VIA SATELLITE: You have held a variety of positions within Telenor. What are your perceptions of the satellite industry compared to say the telecoms/wireless business? Do you think the satellite industry is being increasingly marginalized?

      Tengs: It depends on how you define marginalized. If you look at revenue growth in a particular market sector, the mobile sector growth in the telecoms industry is higher than what you are seeing in the satellite industry. So, you could say in that sense it is being marginalized in terms of the total growth in the communications sector. Having said that, we still think there are interesting opportunities in the segments we are targeting. For the foreseeable future, we think there will be a growth in these niche sectors. It really depends on how you look at it; of course it will be a smaller part of the total telecoms sector but essentially there will still be growth in particular segments.

      VIA SATELLITE: What can the satellite industry learn from these other industries? There has often been talk of a lack of innovation within the satellite industry? From someone with experience of different communications industries, is this something you agree with?

      Tengs: I am not sure I would be that defensive. I think there has been a lot of innovation in the satellite industry. It is quite understandable that the industry is very cautious and conservative and that it is slower-moving compared to other parts of the telecoms sector. We have seen innovations and I am quite optimistic about the prospects for the industry going forward.

      VIA SATELLITE: What are your views on High Throughput Satellites? What is your vision in terms of TSBc’s capital expenditure strategy?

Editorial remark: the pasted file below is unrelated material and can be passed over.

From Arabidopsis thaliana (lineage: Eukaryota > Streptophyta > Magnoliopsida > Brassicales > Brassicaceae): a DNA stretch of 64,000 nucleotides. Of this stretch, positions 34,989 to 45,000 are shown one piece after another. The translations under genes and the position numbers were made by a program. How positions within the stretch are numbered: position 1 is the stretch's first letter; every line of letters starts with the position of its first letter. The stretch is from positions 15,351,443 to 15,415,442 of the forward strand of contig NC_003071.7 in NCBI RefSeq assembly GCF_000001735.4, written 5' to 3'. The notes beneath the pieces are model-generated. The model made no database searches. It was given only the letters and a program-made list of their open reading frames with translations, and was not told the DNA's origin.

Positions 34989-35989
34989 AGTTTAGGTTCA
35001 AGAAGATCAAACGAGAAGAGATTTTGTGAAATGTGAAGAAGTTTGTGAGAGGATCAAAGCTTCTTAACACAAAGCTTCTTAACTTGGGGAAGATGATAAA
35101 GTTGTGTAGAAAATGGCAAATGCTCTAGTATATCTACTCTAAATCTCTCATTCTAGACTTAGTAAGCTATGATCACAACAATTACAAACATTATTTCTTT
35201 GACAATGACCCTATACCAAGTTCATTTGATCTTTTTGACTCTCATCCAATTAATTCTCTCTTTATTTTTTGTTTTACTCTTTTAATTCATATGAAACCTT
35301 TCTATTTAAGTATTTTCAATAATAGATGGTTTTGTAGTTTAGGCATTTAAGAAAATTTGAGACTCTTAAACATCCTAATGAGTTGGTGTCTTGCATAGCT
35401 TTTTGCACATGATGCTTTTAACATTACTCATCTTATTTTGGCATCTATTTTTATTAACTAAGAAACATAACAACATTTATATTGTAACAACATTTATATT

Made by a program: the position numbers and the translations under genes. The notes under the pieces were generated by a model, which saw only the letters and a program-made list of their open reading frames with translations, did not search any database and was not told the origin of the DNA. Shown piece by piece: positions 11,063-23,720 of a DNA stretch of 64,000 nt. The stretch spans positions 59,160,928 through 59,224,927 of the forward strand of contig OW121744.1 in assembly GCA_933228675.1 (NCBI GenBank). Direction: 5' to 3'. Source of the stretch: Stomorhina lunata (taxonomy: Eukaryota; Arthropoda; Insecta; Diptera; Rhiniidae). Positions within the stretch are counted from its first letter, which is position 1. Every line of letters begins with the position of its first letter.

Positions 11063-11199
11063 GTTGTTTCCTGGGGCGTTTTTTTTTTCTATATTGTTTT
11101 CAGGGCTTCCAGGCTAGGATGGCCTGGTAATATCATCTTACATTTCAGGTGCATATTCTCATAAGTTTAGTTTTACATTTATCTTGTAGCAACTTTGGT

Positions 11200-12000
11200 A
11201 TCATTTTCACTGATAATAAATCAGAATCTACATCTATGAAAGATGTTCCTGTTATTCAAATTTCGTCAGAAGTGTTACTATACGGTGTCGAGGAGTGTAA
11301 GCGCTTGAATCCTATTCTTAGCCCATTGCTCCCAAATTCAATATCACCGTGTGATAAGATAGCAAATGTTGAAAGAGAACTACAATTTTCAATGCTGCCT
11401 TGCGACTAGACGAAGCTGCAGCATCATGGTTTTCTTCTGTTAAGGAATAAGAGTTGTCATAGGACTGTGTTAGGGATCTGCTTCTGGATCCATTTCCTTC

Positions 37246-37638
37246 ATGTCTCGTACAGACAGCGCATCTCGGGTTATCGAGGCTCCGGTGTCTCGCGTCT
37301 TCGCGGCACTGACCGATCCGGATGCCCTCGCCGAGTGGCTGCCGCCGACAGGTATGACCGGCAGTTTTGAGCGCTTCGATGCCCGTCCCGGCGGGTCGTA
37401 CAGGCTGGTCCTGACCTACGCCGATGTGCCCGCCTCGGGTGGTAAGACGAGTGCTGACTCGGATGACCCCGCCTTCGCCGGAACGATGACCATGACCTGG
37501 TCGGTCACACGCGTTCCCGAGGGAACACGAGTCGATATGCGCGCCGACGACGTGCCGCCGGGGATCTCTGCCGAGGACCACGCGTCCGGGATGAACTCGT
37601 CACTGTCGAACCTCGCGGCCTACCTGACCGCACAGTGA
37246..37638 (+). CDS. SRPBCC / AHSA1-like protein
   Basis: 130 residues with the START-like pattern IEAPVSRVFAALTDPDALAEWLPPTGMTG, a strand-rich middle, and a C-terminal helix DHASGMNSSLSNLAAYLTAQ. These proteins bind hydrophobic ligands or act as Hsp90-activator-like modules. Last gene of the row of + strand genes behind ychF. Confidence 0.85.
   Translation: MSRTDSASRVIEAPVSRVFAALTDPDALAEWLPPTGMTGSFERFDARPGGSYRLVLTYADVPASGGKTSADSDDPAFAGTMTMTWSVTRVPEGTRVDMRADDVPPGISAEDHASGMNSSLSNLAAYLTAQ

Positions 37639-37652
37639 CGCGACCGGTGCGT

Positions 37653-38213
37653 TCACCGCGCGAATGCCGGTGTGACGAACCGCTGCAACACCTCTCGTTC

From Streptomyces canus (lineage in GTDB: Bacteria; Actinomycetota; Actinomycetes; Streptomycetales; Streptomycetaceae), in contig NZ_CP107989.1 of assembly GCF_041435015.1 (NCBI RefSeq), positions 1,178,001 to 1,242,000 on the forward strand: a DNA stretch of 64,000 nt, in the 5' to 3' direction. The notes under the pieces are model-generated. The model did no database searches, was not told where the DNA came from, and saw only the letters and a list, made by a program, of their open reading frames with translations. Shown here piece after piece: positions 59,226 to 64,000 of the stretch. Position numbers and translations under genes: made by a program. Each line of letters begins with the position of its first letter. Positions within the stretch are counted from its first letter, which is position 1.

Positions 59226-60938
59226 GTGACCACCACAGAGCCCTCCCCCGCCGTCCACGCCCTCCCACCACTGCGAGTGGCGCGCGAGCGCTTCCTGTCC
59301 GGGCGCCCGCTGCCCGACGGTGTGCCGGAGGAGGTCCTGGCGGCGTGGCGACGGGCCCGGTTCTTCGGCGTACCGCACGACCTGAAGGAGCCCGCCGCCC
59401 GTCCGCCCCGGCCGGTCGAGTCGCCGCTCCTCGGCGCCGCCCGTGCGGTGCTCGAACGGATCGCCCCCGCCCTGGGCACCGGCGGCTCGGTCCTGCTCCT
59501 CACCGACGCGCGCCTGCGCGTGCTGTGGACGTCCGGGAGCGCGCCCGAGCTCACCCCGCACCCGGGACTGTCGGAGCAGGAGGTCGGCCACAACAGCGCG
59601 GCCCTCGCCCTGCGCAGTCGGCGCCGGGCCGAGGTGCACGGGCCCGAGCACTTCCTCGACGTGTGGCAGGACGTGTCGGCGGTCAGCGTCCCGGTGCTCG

Tengs: I think the Thor 7 satellite can be described as a high-throughput satellite. So, we are quite optimistic. There is a very high focus on these satellites in the industry, and we share that view.

      VIA SATELLITE: We have seen Netflix make quite a dramatic impact in the pay-TV market. Do you think this spells trouble for DTH?

      Tengs: I would not necessarily see this as a threat. I think it will be more of an addition to the normal television services that we are used too and only increases the amount of time customers spend watching video. Linear TV continues to play a focus as we spend more and more time watching live sports and events on TV. Whilst this demand continues, I do not see an immediate threat to the DTH market.

      VIA SATELLITE: Are we in an era of MSS/FSS convergence now?

      Tengs: We have been talking about FSS/MSS convergence for 10 years, but we are now starting to see it happen because the price of installation has decreased dramatically. These services will be more accessible than they used to be.

      VIA SATELLITE: What are your three main objectives as the CEO of Telenor?

      Tengs: Our main target is to grow the company, both in terms of top line and profitability. We need to improve on operational excellence and further understand our customers’ short term and long term requirements.